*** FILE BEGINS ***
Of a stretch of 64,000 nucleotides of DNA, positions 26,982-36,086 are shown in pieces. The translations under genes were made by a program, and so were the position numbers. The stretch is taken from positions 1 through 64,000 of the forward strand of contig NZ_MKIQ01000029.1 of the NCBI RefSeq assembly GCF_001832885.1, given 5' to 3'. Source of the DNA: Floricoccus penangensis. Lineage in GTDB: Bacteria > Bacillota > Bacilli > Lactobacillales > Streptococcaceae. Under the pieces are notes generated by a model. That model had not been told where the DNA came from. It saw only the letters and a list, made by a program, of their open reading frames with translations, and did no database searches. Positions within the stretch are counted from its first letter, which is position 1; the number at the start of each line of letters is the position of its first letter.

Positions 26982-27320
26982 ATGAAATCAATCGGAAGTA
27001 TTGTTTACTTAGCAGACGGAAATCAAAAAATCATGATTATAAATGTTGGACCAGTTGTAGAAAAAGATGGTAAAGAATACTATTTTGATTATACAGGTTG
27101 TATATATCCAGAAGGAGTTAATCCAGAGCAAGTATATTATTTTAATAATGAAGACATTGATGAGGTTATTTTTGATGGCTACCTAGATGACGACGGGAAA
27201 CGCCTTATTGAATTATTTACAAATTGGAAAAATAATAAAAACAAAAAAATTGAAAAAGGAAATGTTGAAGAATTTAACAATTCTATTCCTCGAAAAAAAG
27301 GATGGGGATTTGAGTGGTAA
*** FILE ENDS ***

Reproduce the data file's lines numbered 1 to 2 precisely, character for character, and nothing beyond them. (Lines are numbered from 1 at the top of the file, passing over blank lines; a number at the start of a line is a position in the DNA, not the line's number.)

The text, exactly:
Of a stretch of 64,000 nucleotides of DNA, positions 26,982-36,086 are shown in pieces. The translations under genes were made by a program, and so were the position numbers. The stretch is taken from positions 1 through 64,000 of the forward strand of contig NZ_MKIQ01000029.1 of the NCBI RefSeq assembly GCF_001832885.1, given 5' to 3'. Source of the DNA: Floricoccus penangensis. Lineage in GTDB: Bacteria > Bacillota > Bacilli > Lactobacillales > Streptococcaceae. Under the pieces are notes generated by a model. That model had not been told where the DNA came from. It saw only the letters and a list, made by a program, of their open reading frames with translations, and did no database searches. Positions within the stretch are counted from its first letter, which is position 1; the number at the start of each line of letters is the position of its first letter.

Positions 26982-27320